When I (who shares none of Heraclitus’ disdain for humanity nor any of Plato’s love for ‘ideal forms’ and rationality) invoke a translation of Plato’s quotation of Heraclitus that reads: “Heraclitus, I believe, says that all things pass and nothing stays, and comparing existing things to the flow of a river, he says you could not step twice into the same river.” (Plato 3rd c. B.C.E.) [5], I am likely doing such a disservice to both writers (and their translator), and I might as well be using the words without citation, focusing just on the power of this aphorism to suit my ends. To cap off these thoughts of how my baby cousin might surpass the associations that come baked into his rather singular name, I should like to compare his name to light of the sun, and to wholly and entirely betray the original intention of another quotation of a quotation which involves two people who I, on the whole, do not agree with: “The sun never knew how wonderful it was,” the architect Louis Kahn said, “until it fell on the wall of a building” (Tanizaki, 1933) [6]. In my errant reading, I should like to hope that the name Blaise did not know how wonderful it was until it took life in my little cousin.

1: Blaise Pascal (1623-1662) Pensées 2nd ed. (1670)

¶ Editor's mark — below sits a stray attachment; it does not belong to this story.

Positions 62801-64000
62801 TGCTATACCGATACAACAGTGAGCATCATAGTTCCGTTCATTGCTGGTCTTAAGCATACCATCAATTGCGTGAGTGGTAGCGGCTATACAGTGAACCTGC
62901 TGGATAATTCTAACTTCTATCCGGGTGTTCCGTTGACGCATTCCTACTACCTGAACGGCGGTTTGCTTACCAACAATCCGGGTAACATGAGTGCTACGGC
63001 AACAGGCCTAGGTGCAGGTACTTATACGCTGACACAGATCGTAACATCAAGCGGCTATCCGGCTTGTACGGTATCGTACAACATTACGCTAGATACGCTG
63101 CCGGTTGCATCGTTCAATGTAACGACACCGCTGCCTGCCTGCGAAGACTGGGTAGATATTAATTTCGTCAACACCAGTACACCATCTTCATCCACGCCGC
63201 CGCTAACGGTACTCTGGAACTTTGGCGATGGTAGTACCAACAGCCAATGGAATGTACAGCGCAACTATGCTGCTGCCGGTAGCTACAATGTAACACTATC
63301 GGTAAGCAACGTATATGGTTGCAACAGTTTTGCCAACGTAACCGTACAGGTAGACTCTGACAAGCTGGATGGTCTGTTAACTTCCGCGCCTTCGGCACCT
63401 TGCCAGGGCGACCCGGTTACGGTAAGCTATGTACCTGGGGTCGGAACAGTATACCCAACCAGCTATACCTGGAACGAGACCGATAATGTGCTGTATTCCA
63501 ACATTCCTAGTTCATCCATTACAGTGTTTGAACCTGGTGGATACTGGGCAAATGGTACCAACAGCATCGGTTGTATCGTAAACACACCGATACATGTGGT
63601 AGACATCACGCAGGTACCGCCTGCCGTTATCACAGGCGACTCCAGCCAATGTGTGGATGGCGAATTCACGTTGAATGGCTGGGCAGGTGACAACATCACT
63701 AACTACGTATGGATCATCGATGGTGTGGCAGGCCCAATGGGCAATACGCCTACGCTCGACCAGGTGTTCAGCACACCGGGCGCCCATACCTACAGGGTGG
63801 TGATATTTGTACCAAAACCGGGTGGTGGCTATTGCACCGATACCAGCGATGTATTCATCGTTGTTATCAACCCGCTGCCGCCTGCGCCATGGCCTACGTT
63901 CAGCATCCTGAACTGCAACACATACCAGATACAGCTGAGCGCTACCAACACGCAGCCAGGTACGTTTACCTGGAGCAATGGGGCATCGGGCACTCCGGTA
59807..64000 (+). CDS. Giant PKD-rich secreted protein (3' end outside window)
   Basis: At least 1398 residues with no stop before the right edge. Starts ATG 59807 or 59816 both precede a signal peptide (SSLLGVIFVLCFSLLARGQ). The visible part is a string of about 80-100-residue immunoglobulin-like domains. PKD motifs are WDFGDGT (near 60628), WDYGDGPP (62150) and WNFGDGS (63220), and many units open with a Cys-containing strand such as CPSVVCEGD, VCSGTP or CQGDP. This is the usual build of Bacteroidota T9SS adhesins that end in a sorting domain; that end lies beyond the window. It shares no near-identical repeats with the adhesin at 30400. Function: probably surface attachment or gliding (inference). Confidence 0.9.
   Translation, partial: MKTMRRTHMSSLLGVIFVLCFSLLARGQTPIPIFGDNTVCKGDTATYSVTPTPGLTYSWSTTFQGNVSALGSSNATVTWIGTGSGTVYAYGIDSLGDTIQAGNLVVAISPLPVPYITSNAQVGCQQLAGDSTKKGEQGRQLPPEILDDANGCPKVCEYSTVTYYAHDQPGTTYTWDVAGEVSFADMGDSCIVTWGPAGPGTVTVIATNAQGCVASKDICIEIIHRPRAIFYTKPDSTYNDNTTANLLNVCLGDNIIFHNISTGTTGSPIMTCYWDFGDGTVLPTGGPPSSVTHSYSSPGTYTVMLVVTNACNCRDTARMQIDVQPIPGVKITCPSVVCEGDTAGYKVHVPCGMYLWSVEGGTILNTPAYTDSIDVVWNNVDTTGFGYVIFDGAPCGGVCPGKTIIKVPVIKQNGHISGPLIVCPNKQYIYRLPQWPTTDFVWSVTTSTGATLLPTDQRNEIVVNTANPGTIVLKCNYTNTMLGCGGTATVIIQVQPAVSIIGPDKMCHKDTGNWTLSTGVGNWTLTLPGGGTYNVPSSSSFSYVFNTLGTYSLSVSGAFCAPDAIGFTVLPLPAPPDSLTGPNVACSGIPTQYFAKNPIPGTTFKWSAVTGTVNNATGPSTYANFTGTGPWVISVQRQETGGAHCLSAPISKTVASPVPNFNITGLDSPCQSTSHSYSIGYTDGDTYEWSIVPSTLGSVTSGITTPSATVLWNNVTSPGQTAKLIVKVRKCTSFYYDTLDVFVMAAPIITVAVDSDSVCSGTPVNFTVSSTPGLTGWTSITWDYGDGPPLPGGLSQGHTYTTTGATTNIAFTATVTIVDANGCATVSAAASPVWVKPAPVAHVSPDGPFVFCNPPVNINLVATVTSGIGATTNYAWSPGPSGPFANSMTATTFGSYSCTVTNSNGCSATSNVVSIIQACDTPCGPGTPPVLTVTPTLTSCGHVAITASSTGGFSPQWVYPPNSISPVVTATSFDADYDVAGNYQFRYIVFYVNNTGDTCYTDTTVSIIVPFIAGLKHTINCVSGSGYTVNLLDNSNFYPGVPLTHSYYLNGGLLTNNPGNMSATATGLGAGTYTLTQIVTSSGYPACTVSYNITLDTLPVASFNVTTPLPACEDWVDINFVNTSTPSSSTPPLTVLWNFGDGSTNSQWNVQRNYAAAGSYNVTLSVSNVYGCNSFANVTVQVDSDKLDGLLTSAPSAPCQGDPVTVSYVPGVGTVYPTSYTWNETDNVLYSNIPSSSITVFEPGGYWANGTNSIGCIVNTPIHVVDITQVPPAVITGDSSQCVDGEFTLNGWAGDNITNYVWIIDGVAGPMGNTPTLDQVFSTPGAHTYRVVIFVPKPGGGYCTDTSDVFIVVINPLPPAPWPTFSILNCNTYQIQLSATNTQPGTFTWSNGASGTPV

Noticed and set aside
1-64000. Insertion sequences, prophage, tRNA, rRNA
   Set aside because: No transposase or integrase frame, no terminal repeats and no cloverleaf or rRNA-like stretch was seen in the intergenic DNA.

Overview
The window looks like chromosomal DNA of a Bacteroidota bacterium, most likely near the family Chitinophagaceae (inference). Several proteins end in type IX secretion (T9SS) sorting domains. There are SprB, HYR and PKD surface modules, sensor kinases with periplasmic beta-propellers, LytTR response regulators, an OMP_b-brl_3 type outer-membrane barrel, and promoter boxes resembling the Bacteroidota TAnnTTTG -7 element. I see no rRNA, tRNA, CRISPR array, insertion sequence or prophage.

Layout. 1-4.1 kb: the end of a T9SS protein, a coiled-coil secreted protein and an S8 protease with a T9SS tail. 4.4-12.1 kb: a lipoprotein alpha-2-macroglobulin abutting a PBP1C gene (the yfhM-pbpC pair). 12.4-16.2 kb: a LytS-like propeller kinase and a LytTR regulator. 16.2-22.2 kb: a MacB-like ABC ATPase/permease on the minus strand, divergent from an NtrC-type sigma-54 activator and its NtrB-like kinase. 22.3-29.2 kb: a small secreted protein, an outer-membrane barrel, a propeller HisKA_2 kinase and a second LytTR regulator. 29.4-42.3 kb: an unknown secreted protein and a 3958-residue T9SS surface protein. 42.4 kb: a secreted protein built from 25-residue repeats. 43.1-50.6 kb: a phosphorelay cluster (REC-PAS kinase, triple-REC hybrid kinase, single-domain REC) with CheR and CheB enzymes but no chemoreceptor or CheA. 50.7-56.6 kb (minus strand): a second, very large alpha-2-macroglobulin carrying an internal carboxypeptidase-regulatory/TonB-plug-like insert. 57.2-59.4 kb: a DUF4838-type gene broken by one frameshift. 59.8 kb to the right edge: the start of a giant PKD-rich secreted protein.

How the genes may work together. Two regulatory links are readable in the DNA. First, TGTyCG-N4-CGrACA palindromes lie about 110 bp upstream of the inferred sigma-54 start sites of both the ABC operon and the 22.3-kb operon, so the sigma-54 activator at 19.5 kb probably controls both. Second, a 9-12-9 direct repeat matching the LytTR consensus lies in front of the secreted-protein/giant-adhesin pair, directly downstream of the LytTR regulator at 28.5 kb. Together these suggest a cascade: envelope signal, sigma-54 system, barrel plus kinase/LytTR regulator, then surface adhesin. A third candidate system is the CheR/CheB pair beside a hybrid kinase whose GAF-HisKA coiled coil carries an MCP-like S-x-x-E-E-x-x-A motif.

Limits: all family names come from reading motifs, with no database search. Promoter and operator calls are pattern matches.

2: Walter Benjamin (1892-1940). letter, Dec. 9, 1923, quoted in Susan Sontag (1933-2004), "Under the Sign of Saturn," introductory essay to One-Way Street and Other Writings (1978), no. 126.

3: Jun’Ichirō Tanizaki (1886-1965), "In Praise of Shadows" (1933)

4: Toni Morrison (1931-2019), Desdemona (2012)

5: Heraclitus (c. 535 B.C.E.-c. 475 B.C.E.) quoted in Plato (428/427 B.C.E. or 424/424 B.C.E.-348/347 B.C.E.), Cratylus: 402a

6: Louis Kahn (1901-1974) quoted in Jun’Ichirō Tanizaki (1886-1965), "In Praise of Shadows" (1933)

About the Author

Icara “Ike” Enkamin (they/she) is an ADHD and Autistic college student in New York City studying physical sciences and ancient societies. They write to try to explore themselves and untangle their messy connections to the world and to the people and places that they care about. You can find them at @plumpurpleheart on instagram.